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Lead low from a doubleton honour

Rixi Markus ( England )  

When you, as a defender, are about to attack a suit in which you have a holding such as Jx, Qx or Kx, do you invariably lead the high card?

Most players do, but this is sometimes quite a costly mistake.

 

My BOLS bridge tip is:  

When you have to open up a suit in which you have a doubleton honour, consider the possible advantage of leading the low card.  

This is particularly likely to work when the hand on your left is marked with strength in this suit, and especially when you have no re-entry to your hand.

Suppose, for example, that at some point during the defence you lead the king from Kx and the next hand wins with the ace from AJX. Now, if you yourself cannot regain the lead, your partner will be stymied, even if his holding is as strong as, say, Q109x, for he will be unable to continue the suit except at the cost of a trick. Had you led low instead, the suit could have been cleared. (I am assuming, of course, that your partner has plenty of entries.)

 

I was able to put this tip to good use in a recent rubber. South opened with a weak no-trump, showing 12-14 points, and was raised to 3NT after the sequence below.

What would you have led from the West hand?

 

 

South Dealer

A K 10

 

 

 

Love All

6

 

 

 

 

K J 9 87 5

 

 

 

 

Q 7 4 2

 

 

 

 

 

             N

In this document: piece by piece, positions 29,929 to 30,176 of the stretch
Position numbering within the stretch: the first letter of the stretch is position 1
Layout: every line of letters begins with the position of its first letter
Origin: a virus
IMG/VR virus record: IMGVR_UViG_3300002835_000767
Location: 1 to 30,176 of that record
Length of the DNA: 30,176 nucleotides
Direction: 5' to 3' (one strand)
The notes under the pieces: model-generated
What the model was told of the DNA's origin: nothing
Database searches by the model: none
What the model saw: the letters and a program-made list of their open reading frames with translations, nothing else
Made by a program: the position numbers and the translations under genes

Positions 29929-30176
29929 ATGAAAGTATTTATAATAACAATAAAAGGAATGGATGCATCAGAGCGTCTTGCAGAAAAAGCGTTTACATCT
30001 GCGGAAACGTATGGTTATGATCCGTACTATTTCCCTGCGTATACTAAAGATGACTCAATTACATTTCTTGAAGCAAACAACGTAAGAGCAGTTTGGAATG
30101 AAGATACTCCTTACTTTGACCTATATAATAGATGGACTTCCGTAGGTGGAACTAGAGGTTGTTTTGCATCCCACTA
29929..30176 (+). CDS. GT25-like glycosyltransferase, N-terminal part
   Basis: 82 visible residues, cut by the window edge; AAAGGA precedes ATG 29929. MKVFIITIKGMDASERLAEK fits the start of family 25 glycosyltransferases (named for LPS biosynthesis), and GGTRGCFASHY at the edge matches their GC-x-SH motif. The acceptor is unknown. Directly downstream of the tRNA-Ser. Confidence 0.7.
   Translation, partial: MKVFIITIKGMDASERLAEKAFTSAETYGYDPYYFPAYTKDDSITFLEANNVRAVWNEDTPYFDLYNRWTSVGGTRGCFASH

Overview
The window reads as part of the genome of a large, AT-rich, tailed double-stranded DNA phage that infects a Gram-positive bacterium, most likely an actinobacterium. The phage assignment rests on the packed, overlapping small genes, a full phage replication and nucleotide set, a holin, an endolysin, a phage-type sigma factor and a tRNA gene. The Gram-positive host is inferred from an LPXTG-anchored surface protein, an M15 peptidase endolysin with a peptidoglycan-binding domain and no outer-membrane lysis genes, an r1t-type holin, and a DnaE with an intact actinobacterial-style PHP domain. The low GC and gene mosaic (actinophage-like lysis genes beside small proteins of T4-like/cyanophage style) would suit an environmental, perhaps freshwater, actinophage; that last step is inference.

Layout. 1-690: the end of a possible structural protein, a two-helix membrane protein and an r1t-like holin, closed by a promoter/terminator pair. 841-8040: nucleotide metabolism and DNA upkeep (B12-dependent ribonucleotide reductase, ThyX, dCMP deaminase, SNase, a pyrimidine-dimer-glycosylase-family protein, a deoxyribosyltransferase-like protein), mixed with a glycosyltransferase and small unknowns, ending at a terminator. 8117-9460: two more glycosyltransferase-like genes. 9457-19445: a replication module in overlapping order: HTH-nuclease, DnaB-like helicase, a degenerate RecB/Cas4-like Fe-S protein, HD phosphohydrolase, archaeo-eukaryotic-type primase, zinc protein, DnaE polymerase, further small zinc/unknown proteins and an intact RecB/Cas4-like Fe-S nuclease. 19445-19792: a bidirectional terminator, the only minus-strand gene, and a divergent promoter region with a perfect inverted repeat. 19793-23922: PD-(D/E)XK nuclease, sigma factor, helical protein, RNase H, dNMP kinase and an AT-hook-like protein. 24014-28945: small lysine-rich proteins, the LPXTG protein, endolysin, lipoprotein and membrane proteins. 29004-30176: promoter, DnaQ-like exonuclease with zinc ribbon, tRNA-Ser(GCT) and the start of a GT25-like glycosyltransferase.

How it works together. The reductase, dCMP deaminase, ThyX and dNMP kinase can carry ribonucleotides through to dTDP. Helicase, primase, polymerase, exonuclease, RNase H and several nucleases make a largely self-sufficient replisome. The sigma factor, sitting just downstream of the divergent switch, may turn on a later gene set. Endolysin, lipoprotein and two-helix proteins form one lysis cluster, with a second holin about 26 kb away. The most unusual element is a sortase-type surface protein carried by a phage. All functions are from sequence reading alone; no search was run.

Q 2

 

 

J 9 7 6 5 4 

10 7 4 3 2

 

W                         E

A J 9

 6 4 3

 

 

A Q

 8 6 5

 

 

10 3

 

 

 

              S

 

 

 

 

8 3

 

 

 

 

K Q 8 5

 

 

 

 

10 7 2

 

 

 

 

A K J 9

 

 

W

N

E

S

 

 

 

1NT

Pass

2♣

2♠

Pass

Pass

Dbl

Pass

3

Pass

3NT

All

Pass

 

 

 

 

As South was unwilling to pass his partner's penalty double of Two Spades, it seemed clear that the spade strength was likely to be in the dummy. Accordingly, in view of the absence of any re-entry to my own hand, I decided to lead the two of spades rather than the queen.

Declarer could no longer cope with his task. He won with the ace, entered his hand with a club, and led a diamond, losing to my partner's queen. Declarer ducked the spade return, allowing my queen to hold, but I was able to put partner in with the ace of hearts to clear the spades. Now South could take only eight tricks.

It is easy to see that if West leads the queen of spades initially, declarer will win with the ace and make the contract, as East will be unable to attack spades effectively.

These situations occur quite frequently during the middle game, when it often pays to lead a small card from a doubleton honour. This is especially so where you can see three or four cards smaller than your honour in dummy provided that your partner is an intelligent player who can interpret. the meaning of your action.

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